Lyric Opera has plenty of something with a moving, vocally resplendent “Porgy and Bess”

November 20, 2014
Eric Owens and Adina Aaron star in Gershwin's "Porgy and Bess" at Lyric Opera. Photo: Todd Rosenberg

Eric Owens and Adina Aaron star in Gershwin’s “Porgy and Bess” at Lyric Opera. Photo: Todd Rosenberg

If George Gershwin has lived just five years more, what riches might we have?

When the American composer died of a brain tumor at age 38, his opera Porgy and Bess had flopped on Broadway just two years earlier. Many of its songs soon became standards, yet the 1935 opera remained a curio for decades, more talked about than produced or seen. John DeMain’s Houston Grand Opera production (and subsequent recording) in 1976 helped to raise awareness of the work, but progress was slow, and the Metropolitan Opera didn’t stage Porgy until 1985. Lyric Opera of Chicago brought forth its belated company debut of Porgy and Bess in 2009, and has not mounted any American work since.

Still, one can never hear our first great national opera often enough. Porgy and Bess was revived Monday night at the Civic Opera House in the same Francesca Zambello staging seen five years ago. Yet Monday’s compelling and resplendently sung performance in most ways improved on the 2009 production.

Gershwin’s opera seems like an easy populist programming choice, yet it wasn’t that many years ago that a staged production of Porgy and Bess was less than a sometime thing. The opera has gone from a controversial rarity to edging its way into the regular repertory in record time–even becoming box-office pay-dirt, as one of the few operas that, like Carmen and Madama Butterfly, can draw large audiences far beyond the subscription faithful. Zambello’s well-traveled production has played a large part in the widespread revival of Porgy and Bess, and, for that, the director deserves enormous credit.

Its hard to overstate the significance of Gershwin’s achievement in a work whose free hybrid of Broadway and the opera house baffled 1930s audiences. The many inimitable song-arias kept the music alive during its decades in the shadows, Ira Gershwin and Dubose Heyward’s lyrics perfectly wrapping around George Gershwin’s music.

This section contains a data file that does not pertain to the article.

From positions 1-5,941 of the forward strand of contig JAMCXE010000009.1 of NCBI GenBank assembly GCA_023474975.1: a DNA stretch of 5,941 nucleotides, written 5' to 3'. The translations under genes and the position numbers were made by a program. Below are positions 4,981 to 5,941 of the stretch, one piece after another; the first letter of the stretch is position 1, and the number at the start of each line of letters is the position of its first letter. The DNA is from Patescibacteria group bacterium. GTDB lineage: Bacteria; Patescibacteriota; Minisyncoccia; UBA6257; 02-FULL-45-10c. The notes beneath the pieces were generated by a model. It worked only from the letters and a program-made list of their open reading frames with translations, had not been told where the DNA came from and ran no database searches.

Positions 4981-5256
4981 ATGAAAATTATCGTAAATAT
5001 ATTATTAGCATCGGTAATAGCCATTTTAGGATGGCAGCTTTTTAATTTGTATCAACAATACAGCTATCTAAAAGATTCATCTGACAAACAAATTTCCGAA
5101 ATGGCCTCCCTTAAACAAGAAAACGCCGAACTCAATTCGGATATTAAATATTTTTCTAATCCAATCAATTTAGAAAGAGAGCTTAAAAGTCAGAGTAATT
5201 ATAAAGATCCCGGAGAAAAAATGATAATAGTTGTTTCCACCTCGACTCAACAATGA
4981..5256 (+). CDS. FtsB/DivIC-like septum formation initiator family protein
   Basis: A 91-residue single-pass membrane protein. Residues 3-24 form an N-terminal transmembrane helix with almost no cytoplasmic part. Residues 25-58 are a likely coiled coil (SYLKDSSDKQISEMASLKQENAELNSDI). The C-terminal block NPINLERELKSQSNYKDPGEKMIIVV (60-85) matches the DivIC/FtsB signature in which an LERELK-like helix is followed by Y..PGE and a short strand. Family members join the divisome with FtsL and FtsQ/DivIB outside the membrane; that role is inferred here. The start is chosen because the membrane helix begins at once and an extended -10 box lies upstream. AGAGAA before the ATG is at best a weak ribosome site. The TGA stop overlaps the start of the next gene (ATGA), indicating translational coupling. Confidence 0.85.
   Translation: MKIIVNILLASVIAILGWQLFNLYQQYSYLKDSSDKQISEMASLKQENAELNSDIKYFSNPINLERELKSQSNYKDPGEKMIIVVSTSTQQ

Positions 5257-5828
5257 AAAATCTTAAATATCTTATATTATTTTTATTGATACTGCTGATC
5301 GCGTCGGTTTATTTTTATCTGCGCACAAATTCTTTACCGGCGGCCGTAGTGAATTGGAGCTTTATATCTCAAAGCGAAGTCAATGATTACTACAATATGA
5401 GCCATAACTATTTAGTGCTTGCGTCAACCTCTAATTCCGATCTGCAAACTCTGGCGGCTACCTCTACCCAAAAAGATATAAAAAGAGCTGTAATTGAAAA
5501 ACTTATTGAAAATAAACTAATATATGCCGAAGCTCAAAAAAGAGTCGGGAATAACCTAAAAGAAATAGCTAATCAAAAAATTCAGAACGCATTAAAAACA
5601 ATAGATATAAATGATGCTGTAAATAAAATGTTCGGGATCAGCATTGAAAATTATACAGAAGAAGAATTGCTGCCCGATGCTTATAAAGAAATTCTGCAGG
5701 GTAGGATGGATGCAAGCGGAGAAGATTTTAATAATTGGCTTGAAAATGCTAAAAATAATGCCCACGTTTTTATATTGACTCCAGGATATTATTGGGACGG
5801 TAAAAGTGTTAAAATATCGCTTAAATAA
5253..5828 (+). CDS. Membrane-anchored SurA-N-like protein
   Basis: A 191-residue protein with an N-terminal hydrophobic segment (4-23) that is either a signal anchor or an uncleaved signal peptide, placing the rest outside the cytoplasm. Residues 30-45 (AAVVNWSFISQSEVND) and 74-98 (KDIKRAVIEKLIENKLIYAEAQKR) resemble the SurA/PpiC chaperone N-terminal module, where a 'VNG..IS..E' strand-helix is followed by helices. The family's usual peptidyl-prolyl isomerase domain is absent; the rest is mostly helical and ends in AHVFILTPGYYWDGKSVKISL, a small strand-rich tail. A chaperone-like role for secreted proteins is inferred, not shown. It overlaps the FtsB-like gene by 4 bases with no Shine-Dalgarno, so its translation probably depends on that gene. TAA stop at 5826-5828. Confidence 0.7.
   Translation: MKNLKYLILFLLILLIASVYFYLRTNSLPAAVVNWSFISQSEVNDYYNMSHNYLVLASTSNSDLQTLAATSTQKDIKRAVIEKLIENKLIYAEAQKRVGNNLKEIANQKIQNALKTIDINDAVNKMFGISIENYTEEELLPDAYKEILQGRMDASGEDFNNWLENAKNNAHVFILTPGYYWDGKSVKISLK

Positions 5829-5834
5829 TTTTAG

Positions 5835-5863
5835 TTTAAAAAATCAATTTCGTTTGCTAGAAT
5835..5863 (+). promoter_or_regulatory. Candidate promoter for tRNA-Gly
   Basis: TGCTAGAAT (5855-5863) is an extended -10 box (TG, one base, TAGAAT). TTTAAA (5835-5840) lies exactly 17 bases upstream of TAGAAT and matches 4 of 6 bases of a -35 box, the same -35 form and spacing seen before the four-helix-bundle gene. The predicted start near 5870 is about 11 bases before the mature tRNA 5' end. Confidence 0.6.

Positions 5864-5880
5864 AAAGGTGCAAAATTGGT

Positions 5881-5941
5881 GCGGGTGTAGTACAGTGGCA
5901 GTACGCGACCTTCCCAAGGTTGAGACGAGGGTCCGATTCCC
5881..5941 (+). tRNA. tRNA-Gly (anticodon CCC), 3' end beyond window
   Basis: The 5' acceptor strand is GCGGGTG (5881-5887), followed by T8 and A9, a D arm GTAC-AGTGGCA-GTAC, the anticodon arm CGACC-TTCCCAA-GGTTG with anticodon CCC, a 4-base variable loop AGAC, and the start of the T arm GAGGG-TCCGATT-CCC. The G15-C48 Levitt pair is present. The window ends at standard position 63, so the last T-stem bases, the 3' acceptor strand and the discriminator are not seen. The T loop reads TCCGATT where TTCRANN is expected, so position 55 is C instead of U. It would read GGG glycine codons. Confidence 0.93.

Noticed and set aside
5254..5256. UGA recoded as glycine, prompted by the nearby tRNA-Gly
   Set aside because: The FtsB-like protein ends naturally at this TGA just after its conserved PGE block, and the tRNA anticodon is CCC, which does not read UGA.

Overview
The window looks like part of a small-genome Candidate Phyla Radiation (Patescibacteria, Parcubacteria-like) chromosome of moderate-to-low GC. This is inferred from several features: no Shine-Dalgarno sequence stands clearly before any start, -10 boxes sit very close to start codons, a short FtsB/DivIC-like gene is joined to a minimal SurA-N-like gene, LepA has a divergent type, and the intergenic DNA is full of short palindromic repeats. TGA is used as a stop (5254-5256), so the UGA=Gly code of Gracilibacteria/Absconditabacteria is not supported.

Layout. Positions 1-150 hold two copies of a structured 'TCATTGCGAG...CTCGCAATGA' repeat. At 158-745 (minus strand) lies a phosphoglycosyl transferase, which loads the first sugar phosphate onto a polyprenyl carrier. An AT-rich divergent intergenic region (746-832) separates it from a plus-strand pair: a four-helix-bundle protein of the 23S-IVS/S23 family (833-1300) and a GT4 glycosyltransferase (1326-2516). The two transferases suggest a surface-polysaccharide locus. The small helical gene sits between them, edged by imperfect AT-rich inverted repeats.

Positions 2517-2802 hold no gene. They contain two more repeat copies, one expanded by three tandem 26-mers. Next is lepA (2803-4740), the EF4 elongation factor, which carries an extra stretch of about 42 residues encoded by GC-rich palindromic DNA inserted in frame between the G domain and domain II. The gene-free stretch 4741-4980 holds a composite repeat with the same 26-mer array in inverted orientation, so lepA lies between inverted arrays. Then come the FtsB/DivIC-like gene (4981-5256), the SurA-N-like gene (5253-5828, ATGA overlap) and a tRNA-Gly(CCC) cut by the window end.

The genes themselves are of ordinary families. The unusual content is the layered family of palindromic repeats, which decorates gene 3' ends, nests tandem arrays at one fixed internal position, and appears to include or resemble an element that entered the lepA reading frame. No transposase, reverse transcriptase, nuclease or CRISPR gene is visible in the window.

But the seamless ease and finesse in which Gershwin blends the vernacular of popular song, blues, gospel, jazz and Broadway with the rigors of operatic form remains remarkable. The composer’s handling of the multiple vocal lines in the Hurricane scene, which builds to a climax of astounding contrapuntal complexity is still jaw-dropping eighty years later.

As with all great art, it’s also the universality of the opera’s themes that endures, as well as Gershwin’s timeless music. The 1920s milieu of the impoverished black residents of Catfish Row is the setting for the tale of the crippled junk man Porgy who gets one chance for love with the addicted fallen woman Bess. More broadly, the opera sounds eternal themes of community, love, devotion, redemption, and hope when all seems lost.

Zambello’s fluent production take some cuts and liberties with both the score and the staging (though far fewer than the recent, sanitized Broadway version). It hurts to lose the original instrumental opening of Jazzbo Brown’s killer blues-piano solo. And while one can understand sacrificing Porgy’s goat cart, somehow his climactic cry of “Bring my crutch!” doesn’t quite have the same effect as “Bring my goat!”

Yet most of Zambello’s tweaks are sound ones, musically and dramatically, and the action moves quickly with a single intermission splitting the three acts in the middle of Act II. The production also restores some wonderful, traditionally cut items, like the “Buzzard song” and “I hates yo’ struttin’ style.”

Peter J. Davison’s towering unit set has worn less well, the five-story rusted steel structure looking more like an abandoned Akron auto plant than a poor coastal community in the old South. While it’s functional enough for the fast-moving action, the grim tenement-like design provides zero Charleston atmosphere, much less Kittiwah Island in Act 2. Mark McCullough’s imaginative lighting does much to ameliorate the static visuals.

With his vast voice and burly physique, Eric Owens was born to play the role of Porgy. Walking with a convincing heavy limp, Owens brings a dignity and natural empathy to the gentle man who sees the incipient good in the outcast Bess. Owens, as Porgy, says, “When God made a cripple, he mean him to be lonely,” and we really feel he has lived it.